Letter to the Editor, New York Teacher
By Denise Matava Haffenden
(Published? Not on the Web edition)
I am responding to the article in the Reality Checks column entitled Teaching Math: What do Teachers Say?
The "prologue" to this article implies a bias, rather than a reporting on what teachers actually say. The characterization of opponents to watered-down math curricula (such as Everyday Math) are put in the same sentence as "tabloid columnists and angry parents". This was not investigative journalism but an article attempting to manipulate concerns for the program before teachers actually use it citywide.
Many teachers in District 2, 15, and 9 are well aware of the problems with programs that are child-centered. Parents in these districts are spending huge amounts of money tutoring their children to make up for what they do not receive in school. How do I know this? Because I am not only an elementary teacher and a high school educational evaluator, but a parent, who has already taken my son out of public school.
The students I test in middle and high school have not acquired the necessary math skills for higher level math using programs such as Everyday Math. The proof is the number of referrals high schools receives for "math disabilities", when the only problem is curricula emptiness. Every school administrator tells concerned parents "it will work out" or it will "all make sense". Just as Ms. McAdoo writes, "Everyday Math is different from how most teachers learned math . . ." That is not what makes teachers and parents turn from this program but the lack of content and rigor.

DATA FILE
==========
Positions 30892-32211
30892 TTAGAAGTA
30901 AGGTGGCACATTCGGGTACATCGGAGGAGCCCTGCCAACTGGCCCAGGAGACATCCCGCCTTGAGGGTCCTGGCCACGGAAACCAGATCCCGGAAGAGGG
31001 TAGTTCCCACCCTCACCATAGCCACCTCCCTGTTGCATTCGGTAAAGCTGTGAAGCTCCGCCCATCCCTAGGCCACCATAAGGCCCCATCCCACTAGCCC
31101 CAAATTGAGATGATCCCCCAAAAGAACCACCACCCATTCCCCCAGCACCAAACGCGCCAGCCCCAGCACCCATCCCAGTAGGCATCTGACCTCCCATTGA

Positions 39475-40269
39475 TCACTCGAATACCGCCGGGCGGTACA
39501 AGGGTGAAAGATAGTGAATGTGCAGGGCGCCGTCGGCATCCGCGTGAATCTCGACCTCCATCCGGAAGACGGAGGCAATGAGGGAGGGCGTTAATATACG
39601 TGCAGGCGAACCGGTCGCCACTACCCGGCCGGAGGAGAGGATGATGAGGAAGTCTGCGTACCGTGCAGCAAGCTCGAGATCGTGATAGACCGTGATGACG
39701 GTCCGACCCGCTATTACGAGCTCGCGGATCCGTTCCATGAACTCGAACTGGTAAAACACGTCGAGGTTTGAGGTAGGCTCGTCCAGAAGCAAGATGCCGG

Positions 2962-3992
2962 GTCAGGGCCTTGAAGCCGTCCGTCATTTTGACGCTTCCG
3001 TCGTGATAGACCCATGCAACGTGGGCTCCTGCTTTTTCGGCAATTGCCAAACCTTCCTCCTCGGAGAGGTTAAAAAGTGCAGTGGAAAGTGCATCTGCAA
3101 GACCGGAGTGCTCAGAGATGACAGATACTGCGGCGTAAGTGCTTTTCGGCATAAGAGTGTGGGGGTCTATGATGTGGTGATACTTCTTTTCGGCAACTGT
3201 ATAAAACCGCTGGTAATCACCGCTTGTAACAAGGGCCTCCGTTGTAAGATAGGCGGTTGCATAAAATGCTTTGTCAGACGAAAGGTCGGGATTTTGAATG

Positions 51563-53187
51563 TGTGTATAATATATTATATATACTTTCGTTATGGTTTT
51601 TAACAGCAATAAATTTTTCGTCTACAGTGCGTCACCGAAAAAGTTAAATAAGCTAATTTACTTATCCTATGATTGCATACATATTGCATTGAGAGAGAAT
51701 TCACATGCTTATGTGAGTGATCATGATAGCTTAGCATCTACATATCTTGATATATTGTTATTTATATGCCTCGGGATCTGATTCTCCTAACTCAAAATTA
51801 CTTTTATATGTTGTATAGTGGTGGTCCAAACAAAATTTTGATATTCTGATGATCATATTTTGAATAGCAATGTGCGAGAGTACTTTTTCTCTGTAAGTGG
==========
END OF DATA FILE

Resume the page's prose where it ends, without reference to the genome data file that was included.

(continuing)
Diana Lam has instituted these type of programs wherever she goes, and they are all discontinued after her tenure. The people Chancellor Klein used as advisors on his non-public Working Groups, were the same people who receive millions of dollars in grant money to promote these curricula without parent input or opening the books, so to speak, on the success of these programs. Why, one of the members of the Math Literacy Group, Lucy West (who was director of math in District 2) doesn't even have a degree in mathematics, rather in theatre. Teachers need to teach within license, but to mandate curricula for the system you only need to "act" like a mathematician.
Every teacher in a math department that I speak to has nothing good to say about this program. All you did in this article was recreate the mantra parents have been hearing all along, but to a larger audience: teachers. Now we are being told, don't worry, with professional development you will accept this despite your reservations. I read Brave New World and unfortunately, the public schools have become this reality. Check that!
Denise Matava Haffenden
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